High tibial osteotomy is a surgical procedure where the bone of the upper tibia is cut and re-angled to change the limb alignment.
Page updated October 2023 by Dr Sheila Strover (Clinical Editor)
Laminar spreaders open the wedge of a high tibial osteotomy.
The re-aligned bone is held in the new position with a plate and screws until new bone fills the gap.
Why would a surgeon propose changing your limb alignment?
The most common reasons for a surgeon to offer realignment surgery such as high tibial osteotomy include:
- to take the pressure off one side of the knee if there is arthritis or a missing/very damaged meniscus on that side but the other side is in fairly good condition.
- the person has arthritis in one knee compartment but is considered too young for a knee replacement.
- the person has damage to the posterolateral corner and has continuing instability.
- the person's occupation would make continuing work after knee replacement too challenging, eg builder.
How long is recovery after a high tibial osteotomy?
Initially the patient will be non-weight-bearing on crutches for several weeks, progressing to partial weight bearing. Driving may be allow at 6 weeks. Full recovery may be a year or more.
Limb alignment and pre-operative planning
The osteotomy surgeon will be meticulous in planning the exact amount of change of alignment required, and whether the adjustment requires an opening wedge or a closing wedge. For this, the patient will be ushered to the X-ray department and long leg X-rays will be taken, to include the pelvis and feet.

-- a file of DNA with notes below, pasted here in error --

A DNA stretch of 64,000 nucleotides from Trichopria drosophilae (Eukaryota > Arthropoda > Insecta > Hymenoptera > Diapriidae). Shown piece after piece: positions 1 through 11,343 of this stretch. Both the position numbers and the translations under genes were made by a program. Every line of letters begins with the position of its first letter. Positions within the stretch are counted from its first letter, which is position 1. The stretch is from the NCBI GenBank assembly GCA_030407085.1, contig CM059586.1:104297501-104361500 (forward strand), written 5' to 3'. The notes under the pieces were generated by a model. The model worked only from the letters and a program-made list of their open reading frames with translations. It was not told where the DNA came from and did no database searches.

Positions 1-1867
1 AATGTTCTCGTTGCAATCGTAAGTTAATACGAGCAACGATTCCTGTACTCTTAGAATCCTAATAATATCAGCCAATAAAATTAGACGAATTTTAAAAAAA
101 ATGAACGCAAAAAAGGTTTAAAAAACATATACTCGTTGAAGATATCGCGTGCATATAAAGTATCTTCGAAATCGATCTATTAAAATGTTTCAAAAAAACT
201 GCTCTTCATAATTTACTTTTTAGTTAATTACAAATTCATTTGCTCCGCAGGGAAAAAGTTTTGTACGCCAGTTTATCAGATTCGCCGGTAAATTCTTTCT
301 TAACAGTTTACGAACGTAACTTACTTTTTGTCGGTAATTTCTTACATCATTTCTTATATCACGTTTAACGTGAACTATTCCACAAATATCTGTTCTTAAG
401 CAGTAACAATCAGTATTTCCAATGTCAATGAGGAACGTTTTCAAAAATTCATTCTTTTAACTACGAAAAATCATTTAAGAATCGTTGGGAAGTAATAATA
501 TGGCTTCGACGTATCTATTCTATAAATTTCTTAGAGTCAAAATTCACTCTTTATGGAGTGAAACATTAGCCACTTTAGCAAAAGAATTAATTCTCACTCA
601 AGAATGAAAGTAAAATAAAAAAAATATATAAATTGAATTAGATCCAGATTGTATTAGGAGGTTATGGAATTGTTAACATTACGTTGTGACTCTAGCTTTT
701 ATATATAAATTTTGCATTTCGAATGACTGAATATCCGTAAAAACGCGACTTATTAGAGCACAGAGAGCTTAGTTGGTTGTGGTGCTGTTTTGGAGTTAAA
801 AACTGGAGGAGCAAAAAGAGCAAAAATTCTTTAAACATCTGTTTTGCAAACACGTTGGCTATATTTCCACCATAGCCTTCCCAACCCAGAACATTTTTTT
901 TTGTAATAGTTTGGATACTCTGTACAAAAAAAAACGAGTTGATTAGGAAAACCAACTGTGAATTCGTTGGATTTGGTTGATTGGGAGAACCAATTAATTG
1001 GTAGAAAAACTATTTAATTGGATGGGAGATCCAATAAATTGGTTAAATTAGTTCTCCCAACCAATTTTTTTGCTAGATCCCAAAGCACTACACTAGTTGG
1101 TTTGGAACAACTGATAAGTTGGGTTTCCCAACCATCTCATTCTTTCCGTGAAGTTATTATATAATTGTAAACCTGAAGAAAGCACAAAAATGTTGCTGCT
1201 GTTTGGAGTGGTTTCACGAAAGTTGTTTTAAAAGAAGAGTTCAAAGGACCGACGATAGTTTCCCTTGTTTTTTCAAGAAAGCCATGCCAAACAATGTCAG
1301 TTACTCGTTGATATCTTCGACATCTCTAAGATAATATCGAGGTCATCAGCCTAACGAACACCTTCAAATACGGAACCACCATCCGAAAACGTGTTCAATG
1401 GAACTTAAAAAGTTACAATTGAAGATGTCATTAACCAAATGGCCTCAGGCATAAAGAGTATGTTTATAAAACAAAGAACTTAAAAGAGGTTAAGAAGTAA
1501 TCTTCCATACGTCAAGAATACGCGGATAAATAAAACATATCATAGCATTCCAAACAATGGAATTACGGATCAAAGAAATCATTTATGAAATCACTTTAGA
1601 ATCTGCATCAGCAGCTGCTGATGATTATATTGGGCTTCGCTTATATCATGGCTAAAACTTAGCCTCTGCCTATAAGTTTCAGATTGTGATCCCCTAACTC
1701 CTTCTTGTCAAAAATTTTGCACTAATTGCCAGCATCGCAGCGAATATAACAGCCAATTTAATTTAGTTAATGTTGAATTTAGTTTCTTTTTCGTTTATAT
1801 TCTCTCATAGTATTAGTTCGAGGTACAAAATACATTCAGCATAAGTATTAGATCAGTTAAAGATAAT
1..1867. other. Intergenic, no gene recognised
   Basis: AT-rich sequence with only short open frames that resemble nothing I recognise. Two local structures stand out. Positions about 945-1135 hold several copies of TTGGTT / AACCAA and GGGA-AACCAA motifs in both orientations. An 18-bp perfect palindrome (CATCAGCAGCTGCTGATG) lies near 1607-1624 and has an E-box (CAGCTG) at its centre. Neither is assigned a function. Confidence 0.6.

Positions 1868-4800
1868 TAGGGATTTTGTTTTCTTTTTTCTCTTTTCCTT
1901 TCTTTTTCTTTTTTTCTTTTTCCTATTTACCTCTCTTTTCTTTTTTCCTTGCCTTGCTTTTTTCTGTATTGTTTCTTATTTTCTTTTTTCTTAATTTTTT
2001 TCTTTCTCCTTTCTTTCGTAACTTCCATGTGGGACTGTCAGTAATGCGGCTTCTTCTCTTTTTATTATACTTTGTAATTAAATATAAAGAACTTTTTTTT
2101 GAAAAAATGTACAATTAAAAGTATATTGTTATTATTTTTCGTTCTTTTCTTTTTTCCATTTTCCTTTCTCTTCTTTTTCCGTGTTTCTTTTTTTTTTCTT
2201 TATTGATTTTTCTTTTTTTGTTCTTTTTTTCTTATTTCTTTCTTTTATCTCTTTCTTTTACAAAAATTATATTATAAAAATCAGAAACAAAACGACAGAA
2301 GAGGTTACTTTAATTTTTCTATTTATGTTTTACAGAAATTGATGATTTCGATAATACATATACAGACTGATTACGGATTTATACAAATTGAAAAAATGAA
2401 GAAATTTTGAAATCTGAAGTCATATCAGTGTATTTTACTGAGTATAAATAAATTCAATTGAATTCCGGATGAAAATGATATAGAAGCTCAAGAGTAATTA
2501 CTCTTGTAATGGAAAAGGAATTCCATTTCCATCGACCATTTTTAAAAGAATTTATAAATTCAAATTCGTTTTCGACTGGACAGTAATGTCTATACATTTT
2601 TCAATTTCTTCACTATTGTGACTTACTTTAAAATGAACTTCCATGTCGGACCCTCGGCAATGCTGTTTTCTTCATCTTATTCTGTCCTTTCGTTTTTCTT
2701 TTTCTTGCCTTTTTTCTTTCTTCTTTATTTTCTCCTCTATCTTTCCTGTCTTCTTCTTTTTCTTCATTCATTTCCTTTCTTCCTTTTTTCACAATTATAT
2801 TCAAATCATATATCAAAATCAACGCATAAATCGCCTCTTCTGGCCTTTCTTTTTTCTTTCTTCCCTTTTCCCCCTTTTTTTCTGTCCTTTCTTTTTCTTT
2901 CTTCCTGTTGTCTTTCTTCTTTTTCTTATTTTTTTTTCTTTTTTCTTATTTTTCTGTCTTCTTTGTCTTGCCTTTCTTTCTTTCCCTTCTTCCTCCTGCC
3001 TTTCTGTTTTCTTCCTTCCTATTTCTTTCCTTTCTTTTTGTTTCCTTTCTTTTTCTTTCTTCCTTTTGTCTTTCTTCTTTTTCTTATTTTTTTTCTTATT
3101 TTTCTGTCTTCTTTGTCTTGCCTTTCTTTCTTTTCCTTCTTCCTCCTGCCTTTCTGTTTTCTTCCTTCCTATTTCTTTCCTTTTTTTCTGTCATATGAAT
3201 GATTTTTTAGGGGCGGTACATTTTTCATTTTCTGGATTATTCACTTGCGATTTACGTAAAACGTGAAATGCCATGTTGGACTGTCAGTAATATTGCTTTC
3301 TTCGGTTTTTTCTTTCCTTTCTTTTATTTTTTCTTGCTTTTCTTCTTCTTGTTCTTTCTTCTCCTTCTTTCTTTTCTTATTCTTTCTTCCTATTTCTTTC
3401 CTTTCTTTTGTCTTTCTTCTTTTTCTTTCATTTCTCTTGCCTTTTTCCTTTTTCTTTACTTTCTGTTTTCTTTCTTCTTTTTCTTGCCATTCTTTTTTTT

Opening wedge high tibial osteotomy
Usually a high tibial osteotomy is performed to correct a varus (bow-legged) deformity, and the correction is made via an 'opening wedge'. Occasionally a closing wedge is indicated, and the site and degree of correction is nowadays determined by computer evaluation of weight-bearing full leg X-rays.
What is a double osteotomy?
A double osteotomy or a double-level osteotomy is when the bone both above and below the knee joint are re-angled via osteotomy, ie a high tibial osteotomy below the joint and a distal femoral osteotomy above the joint.
- High tibial osteotomy
A short discussion about noises in the plated knee.
- 22 days post op: High Tibial Osteotomy (open wedge)
Discussion about the first three weeks after an osteotomy.
- High Tibial Osteotomy and Tibial Plateau Leveling
An anxious patient wants to learn more before moving from the unloader brace to a high tibial osteotomy..
- LOA #2- what is the best thing to do post op
About rehab and regaining range of knee motion after HTO hardware removal.
Citation: Murray R, Winkler PW, Shaikh HS, Musahl V. High Tibial Osteotomy for Varus Deformity of the Knee. J Am Acad Orthop Surg Glob Res Rev. 2021 Jul 9;5(7):e21.00141. doi: 10.5435/JAAOSGlobal-D-21-00141. PMID: 34242204; PMCID: PMC8274793.
"...valgus producing HTOs are primarily performed to unload the medial compartment. Further indications include chronic lateral/posterolateral ligamentous insufficiency or combined with cartilage restoration or meniscus preserving/replacing therapies."
"Nonsmoking patients up to 60 years of age with a high preoperative activity level, a body mass index <30 kg/m2, mild to moderate osteoarthritis of the medial compartment defined as Kellgren and Lawrence grade 2 or less, and intact cartilage and meniscus in the lateral compartment are considered the ideal patients for valgus HTO."